exclusion from society. Like manna in the desert, the Eucharist sustains us in difficult times and helps us to deal with our limitations. St Pope John Paul II wrote: ‘Were we to disregard the Eucharist, how could we overcome our own deficiency?”

We go to church to receive the gift of the Eucharist, but from the moment we enter the building we are reminded of the demands of social justice. We know that Jesus caused scandal to the religious authorities of his own time by sharing meals with outcasts – but how well do we welcome outsiders and those who do not easily ‘fit in’ to the Eucharistic
feast? I expect that most of us can think of times when we have failed in this and so we start Mass by admitting our own failures and brokenness.

Throughout the Mass there may be words and actions that remind us that the Eucharist calls us to serve each other, as Jesus did at the Last Supper by washing the feet of his disciples. We may also reflect that such love and service can be costly and as we call to mind Jesus’ sacrifice for us, we may reflect on the sacrifices that many have made in His Name for social justice. The Blessed Oscar Romero, one of the patrons of Caritas, gunned down while saying Mass, is a vivid example, but we may also be called to make day to day sacrifices of our time and energy for others.

At the end of the Mass, having met Jesus in the Eucharist, we are sent forth, not just to gossip on the church steps, but to change the world and build the Kingdom of God. We have received the body of Christ and now we leave to be the body of Christ for our world; to bring healing and wholeness to a divided and unjust world. As St Teresa of Avilla wrote:

‘Christ has no body now but yours. No hands, no feet on earth but yours. Yours are the eyes through which he
looks compassion on this world. Yours are the feet with which he walks to do good. Yours are the hands through which he blesses all the world. Yours are the hands, yours are the feet, yours are the eyes, you are his body. Christ has no body now on earth but yours.”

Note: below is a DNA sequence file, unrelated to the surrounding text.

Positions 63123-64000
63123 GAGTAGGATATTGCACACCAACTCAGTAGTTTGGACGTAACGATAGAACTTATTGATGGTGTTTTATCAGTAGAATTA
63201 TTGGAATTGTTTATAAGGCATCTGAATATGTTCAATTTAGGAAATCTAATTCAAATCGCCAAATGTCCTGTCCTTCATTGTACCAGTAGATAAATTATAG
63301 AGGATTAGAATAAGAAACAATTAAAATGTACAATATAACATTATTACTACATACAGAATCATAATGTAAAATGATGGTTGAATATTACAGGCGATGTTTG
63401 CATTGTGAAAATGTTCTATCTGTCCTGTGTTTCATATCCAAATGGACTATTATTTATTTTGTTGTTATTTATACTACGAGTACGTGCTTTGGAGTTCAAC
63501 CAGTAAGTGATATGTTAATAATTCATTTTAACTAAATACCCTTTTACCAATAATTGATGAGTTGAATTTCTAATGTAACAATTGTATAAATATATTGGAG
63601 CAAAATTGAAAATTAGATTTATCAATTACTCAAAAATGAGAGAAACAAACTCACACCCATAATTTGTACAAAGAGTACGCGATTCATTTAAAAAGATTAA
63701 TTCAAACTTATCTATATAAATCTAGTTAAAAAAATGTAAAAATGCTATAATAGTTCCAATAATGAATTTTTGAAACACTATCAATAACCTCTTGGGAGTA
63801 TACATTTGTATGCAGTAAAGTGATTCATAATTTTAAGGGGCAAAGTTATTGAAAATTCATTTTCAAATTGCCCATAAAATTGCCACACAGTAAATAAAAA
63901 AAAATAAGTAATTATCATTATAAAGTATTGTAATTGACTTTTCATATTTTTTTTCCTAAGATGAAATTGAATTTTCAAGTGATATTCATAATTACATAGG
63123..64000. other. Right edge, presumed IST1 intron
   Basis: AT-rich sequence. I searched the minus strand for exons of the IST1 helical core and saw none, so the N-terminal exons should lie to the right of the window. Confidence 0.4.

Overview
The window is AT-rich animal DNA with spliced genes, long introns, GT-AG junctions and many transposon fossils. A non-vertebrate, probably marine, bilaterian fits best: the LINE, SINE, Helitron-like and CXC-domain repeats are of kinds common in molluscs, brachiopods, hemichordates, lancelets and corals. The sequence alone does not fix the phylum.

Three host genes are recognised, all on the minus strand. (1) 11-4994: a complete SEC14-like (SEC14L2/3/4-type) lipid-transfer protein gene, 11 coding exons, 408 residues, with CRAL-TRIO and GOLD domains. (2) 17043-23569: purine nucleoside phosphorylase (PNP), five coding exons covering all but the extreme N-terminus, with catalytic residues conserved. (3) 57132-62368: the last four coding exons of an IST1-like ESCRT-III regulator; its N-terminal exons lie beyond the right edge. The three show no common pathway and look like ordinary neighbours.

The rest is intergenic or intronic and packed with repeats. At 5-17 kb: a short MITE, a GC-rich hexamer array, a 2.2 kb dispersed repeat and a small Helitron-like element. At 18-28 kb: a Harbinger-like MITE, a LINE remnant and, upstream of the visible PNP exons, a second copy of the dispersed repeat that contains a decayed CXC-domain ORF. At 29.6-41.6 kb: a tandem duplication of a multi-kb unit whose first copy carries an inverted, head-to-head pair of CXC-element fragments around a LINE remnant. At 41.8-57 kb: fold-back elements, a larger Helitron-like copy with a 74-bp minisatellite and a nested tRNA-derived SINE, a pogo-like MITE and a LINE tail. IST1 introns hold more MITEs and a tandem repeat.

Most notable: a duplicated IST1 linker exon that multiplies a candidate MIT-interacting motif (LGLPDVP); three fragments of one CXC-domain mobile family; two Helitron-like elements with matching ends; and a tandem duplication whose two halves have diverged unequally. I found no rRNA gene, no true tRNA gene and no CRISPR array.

I have described some of the demands that the Eucharist makes on the way we live our lives, but how does it change the way we see the world? It seems to me that this is where Eucharistic adoration can help us. Through Eucharistic adoration
we may be led into contemplation of wholeness, the unity of the human family and the wonder of the universe. In Laudato Si’ Pope Francis wrote:

‘In the Eucharist, fullness is already achieved; it is the living centre of the universe, the overflowing core of love and of inexhaustible life. Joined to the incarnate Son, present in the Eucharist, the whole cosmos gives thanks to God. Indeed, the Eucharist is itself an act of cosmic love. We are called to respond to this outpouring love for us, through acts of compassion for others and care
for our planet.’

A brief article can only touch on a few aspects of this subject. I hope the Adoremus Congress workshop will enable us to explore this subject in greater depth and lead to practical actions in service of others. If so, what a wonderful legacy
Adoremus might leave in England and Wales for the years to come.

This article was prepared for a workshop at the National Eucharistic Congress held in Liverpool on 8-9 September 2018, and was first published in ‘The Universe’.

Working for a better future

  

What demands does Catholic Social Teaching make on government, employers and employees?

By Rob Flello

Oliver Twist was published in 1837 – the period which marked the end of the first Industrial Revolution. In the following fifty years, Britain underwent enormous social change and innovation. The country saw the growth of huge disparities between the riches of a small elite and the mass destitution of the working classes. By 1889, the London Dockers were on strike for their tanner: Cardinal Manning went on to successfully mediate in the dispute.

Just two years later, in 1891, Rerum Novarum was published. Pope Leo XIII wrote, “working [people] have been surrendered, isolated and helpless, to the hardheartedness of employers and the greed of unchecked competition…a small number of [the] very rich have been able to lay upon the teaming masses of the laboring poor a yoke little better than that of slavery itself” (1).

In this way, Catholic Social Teaching makes some quite specific demands on government, employers and employees. At its simplest it requires them to act in the best interests of each other to avoid excessive greed and to look out for the well being of the people. It seeks dignity for all and the self-respect of those concerned.